- Have a good grasp of current issues in health and medicine. You may be asked what you consider to be some of the serious problems facing health care professionals today and in the future, and why. You are not expected to be an expert on these issues. If you begin to discuss a topic, be careful not to overstate your knowledge of the area.
- Any information you have given to the schools in your application is fair game for an interview. Additionally, admission officers can access all information about you in the public domain. The day before the interview, review your personal statement, activities list, and other application materials. Be prepared to talk about your reasons and motivations for aspiring to your chosen health profession as well as any special circumstances you might have discussed in your application materials.
- Prepare a list of your own questions. The interview provides you with an important opportunity to gather information that will assist you in choosing which health profession school to attend. Asking questions specific to the institution also demonstrates that you do your homework and that you are in fact interested in matriculating to that school. Questions about residency, affiliated hospitals, financial aid, etc. are always appropriate and may be particularly important to you.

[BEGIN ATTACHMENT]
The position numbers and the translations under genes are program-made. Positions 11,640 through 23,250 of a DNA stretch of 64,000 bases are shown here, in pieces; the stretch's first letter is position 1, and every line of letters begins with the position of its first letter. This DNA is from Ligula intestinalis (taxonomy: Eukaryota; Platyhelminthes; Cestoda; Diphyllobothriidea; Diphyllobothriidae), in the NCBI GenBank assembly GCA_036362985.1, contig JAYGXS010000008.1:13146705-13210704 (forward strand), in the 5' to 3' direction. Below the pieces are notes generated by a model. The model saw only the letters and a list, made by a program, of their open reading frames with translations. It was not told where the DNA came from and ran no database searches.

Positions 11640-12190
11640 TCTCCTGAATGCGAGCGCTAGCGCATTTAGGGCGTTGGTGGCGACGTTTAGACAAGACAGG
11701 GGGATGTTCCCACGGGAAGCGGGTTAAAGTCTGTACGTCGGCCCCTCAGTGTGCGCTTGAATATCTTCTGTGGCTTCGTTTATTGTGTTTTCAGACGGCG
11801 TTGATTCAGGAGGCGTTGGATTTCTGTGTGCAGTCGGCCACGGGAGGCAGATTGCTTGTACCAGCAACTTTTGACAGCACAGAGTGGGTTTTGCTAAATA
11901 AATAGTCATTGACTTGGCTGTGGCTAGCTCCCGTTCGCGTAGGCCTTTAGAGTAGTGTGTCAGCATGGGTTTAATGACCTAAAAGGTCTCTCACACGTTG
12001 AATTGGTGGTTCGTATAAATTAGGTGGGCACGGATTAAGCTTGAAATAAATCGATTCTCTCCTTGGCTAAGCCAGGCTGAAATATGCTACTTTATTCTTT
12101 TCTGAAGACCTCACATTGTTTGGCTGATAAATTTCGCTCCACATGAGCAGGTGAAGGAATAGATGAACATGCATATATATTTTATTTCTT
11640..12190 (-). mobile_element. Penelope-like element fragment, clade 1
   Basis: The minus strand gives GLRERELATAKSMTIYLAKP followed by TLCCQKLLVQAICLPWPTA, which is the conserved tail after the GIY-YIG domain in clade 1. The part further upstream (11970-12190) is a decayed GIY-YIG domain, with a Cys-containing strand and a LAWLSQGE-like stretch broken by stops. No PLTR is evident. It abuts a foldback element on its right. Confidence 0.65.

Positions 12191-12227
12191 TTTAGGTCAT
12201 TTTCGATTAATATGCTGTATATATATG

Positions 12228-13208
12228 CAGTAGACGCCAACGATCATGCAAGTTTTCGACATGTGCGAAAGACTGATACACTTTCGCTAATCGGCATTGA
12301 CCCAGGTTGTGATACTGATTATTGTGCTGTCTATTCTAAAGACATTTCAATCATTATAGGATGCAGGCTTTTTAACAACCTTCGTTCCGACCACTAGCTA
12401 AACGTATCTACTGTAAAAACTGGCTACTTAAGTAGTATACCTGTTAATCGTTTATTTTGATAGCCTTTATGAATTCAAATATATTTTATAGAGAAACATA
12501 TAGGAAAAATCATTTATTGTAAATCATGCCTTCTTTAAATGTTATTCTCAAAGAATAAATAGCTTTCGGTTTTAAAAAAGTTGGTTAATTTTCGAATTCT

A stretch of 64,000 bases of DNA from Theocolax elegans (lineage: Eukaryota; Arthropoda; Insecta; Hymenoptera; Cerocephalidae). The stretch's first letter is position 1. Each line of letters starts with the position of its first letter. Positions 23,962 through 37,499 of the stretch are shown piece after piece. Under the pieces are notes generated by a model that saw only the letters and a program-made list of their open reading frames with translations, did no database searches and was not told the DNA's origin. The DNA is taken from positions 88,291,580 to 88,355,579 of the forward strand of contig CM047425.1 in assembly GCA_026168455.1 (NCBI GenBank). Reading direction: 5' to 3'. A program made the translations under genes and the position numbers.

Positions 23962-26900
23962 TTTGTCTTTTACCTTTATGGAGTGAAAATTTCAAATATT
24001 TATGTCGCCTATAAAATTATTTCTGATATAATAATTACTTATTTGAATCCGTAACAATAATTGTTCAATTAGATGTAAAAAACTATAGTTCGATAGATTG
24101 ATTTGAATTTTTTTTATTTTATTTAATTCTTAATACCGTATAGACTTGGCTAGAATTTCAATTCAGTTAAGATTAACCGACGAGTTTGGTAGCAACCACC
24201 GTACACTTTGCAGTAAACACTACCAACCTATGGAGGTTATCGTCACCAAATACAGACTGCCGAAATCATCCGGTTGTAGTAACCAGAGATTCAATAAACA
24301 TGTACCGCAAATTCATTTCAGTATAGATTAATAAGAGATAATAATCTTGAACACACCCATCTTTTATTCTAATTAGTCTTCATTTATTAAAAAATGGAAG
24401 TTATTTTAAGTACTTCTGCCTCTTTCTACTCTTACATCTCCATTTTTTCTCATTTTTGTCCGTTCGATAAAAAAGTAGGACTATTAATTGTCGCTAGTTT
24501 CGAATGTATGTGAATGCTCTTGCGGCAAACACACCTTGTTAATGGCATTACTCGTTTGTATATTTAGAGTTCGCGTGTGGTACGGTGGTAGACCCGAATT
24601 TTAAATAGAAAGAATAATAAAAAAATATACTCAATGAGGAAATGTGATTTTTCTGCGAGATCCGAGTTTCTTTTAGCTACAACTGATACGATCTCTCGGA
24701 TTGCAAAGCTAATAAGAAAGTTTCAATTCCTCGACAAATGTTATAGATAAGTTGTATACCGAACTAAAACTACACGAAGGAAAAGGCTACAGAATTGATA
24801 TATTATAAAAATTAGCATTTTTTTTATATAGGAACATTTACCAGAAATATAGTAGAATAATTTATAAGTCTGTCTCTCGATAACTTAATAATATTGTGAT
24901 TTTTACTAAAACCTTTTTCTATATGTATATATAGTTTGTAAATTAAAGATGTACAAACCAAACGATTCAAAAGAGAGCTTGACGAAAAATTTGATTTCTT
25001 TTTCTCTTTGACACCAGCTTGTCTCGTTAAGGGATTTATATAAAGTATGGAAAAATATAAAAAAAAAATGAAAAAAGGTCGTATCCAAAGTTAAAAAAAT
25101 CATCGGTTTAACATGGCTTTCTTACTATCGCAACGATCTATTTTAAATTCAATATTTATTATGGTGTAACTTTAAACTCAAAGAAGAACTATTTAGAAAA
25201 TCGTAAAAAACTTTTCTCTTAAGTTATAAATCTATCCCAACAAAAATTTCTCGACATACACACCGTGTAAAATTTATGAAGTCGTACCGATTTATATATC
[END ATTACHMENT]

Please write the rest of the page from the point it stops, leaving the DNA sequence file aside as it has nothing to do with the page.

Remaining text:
To research the schools where you are interviewing, look at school websites and materials on the web - particularly the school guides from the application systems through which you are applying - e.g., AAMC's MSAR, AACOM's choosedo.org, Texas's TMDSAS school guide, AADSAS and VMCAS guides to dental and veterinary schools, respectively, etc. Another great source of information is Brown alumni currently in health professions schools. BrownConnect and the Brown Linkedin pages can help you connect.